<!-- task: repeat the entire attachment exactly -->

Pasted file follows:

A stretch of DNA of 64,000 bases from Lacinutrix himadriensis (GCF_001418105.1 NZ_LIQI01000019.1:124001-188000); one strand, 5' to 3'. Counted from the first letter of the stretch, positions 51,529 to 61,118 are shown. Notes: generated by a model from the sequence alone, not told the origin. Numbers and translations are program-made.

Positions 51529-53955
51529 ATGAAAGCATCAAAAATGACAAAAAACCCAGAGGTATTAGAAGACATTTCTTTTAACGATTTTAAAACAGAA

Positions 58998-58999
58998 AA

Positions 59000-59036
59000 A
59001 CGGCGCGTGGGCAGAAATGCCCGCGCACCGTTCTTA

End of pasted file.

A stretch of DNA of 64,000 bases from Lacinutrix himadriensis (GCF_001418105.1 NZ_LIQI01000019.1:124001-188000); one strand, 5' to 3'. Counted from the first letter of the stretch, positions 51,529 to 61,118 are shown. Notes: generated by a model from the sequence alone, not told the origin. Numbers and translations are program-made.

Positions 51529-53955
51529 ATGAAAGCATCAAAAATGACAAAAAACCCAGAGGTATTAGAAGACATTTCTTTTAACGATTTTAAAACAGAA

Positions 58998-58999
58998 AA

Positions 59000-59036
59000 A
59001 CGGCGCGTGGGCAGAAATGCCCGCGCACCGTTCTTA